Scotts Miracle Gro Earnings Call INSIGHTS: “More is More” Paid Off in Recession, Operating Margin
On Friday, Scotts Miracle Gro Co (NYSE:SMG) reported its third quarter earnings and discussed the following topics in its earnings conference call. Take a look.
“More is More” Paid Off in Recession
Alice Longley – Buckingham Research: My question is about what you said about the industry growth and you compared it to other consumer staples categories. It looks to me like I think you said you think the industry growth this year is flat and last year it was down 4% to 5% and assuming this is sort of normal weather year because weather was good at the beginning of the year and not so good later. You look at the — it’s an easy comp you look at the two years together, it looks like the industry is actually shrinking a little bit and the concern to me is that maybe the affluent consumer has shifted back to using LawnService since the recession and the non-affluent consumer just doesn’t need to do lawn and garden work, and you’ve got a structural deterioration in the industry because people don’t need to do lawn and garden they need to buy toilet paper and detergent, but they don’t need to do lawn and garden. So, could you comment on that?
James Hagedorn – Chairman and CEO: I feel there was a lot there that you said and I want to start out by saying that we made the decision last year to hold pricing and jack the advertising. I think you were the one that said do more in the recession, and I just wanted to say maybe you were right, okay. So, I’m not sure if you’ve ever heard that before from me Alice. I think when we look at this year and we look at other consumer goods companies where if you back out pricing in their – I’m going to call it old world markets which is, I am starting to feel like, call it North America and Europe where you’re seeing unit volume declines in sort of other consumer staples. I think that’s what our comments were referring to is that, we’re seeing that. Certainly, we’ve seen reasonable performance in our LawnService business with – I’m going to say a slight increase in consumer account, but generally – I’m going to start by saying part of what the LawnService business done is what the Americans need to do now, which is run the business, a lot more efficiency, and the ability to make money on kind of slowly increasing customer account is really the story I think behind where we’ve been with LawnService. I’m going to say, exceptional management that’s occurring in that business and has been. So that business is growing, but they have not seen a decline that the other business is. I’m not sure I quite go to the fact that everybody is rushing out to LawnService, but it is certain that some things happening with the consumer, and especially sort of in the second half of our lawn and garden season. The good news to us is that we’re not seeing a shift to private label. What we think the data is telling us is that, if people are stressed, they will just step out of the market for the year and they won’t do anything. Now, I know that Barry and Jim Lyski in the team, we need to work on that to keep the incentive high on the consumer to even when they are feeling stressed that they need to use lawn and garden. But I think the reality is, that’s what we’re seeing is that the business is showing a sort of behavior like other consumer goods companies that were not losing – that they’re not shifting down to lower price products that they’re tending to leave the category and step back in – and we’ve talked about this before and step back in next year. So, I don’t know if that answers the question, but I think that that’s kind of what we are seeing.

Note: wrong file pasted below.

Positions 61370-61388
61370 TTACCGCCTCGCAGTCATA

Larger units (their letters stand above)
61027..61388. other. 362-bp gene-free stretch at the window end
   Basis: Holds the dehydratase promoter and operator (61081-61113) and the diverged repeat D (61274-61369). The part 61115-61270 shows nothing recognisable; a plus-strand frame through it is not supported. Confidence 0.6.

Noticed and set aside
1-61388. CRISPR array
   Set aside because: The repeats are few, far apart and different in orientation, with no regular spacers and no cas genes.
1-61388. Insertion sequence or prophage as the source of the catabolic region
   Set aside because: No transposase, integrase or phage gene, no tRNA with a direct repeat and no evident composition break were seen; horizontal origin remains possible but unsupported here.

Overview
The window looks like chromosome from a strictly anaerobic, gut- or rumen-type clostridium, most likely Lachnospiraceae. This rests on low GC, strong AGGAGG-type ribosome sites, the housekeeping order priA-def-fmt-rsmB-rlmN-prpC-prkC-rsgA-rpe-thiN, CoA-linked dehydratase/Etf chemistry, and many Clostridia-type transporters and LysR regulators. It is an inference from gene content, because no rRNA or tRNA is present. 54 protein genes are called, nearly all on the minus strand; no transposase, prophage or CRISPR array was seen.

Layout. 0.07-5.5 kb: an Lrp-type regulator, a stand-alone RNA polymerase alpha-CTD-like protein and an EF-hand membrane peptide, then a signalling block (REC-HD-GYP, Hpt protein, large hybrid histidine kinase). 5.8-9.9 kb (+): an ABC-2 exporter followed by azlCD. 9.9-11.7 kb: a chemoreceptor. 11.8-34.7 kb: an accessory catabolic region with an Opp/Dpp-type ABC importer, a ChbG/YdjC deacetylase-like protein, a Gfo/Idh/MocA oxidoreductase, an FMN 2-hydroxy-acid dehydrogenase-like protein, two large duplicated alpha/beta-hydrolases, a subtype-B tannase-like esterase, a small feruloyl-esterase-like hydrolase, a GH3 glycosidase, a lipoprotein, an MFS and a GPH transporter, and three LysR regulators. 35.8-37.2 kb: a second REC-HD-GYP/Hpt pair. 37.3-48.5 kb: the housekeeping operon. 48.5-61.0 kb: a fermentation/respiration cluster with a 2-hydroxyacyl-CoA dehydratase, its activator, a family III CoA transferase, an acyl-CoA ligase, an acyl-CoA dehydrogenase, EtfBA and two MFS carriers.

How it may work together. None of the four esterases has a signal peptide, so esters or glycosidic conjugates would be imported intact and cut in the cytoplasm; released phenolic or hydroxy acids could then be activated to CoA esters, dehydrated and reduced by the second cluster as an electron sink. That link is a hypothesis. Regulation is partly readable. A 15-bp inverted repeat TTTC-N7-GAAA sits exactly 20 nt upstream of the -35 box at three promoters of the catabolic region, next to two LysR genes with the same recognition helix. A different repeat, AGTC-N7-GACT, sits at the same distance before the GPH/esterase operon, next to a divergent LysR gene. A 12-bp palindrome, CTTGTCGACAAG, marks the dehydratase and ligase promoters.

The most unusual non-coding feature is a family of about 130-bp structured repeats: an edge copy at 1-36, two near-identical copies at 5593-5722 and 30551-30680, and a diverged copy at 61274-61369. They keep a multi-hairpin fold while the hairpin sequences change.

Alice Longley – Buckingham Research: Well, if we’ve got (cranny) volume prospects, what kind of pricing are you talking about for next year, is it two to three or is it four to five?
James Hagedorn – Chairman and CEO: We’re going to say low single-digits. We’re still to some extend in the line review process, and so I don’t really want to go beyond that.
Alice Longley – Buckingham Research: Then finally, are you buying shares aggressively if you are going to help shareholders?
James Hagedorn – Chairman and CEO: At the moment our focus is going to be on getting leverage down. We have a open authorization from the Board to buy shares, and when we feel the time is right, we will do so.
Olivia Tong – Bank of America: I guess, first question, you said you should be able to return to where you were at two years, but you also said that category growth expectations are lower and you won’t be investing in advertising as much to ‘chase growth’. So, I guess looking forward, how much of this decline that came this year, you think is short-term volatile weather trends and things like that. How much of this is sort of structural problems and how – you said that 2013 should see a significant rebound. How can you move that fast to fix what sound to me like, there are some structural problems within the business?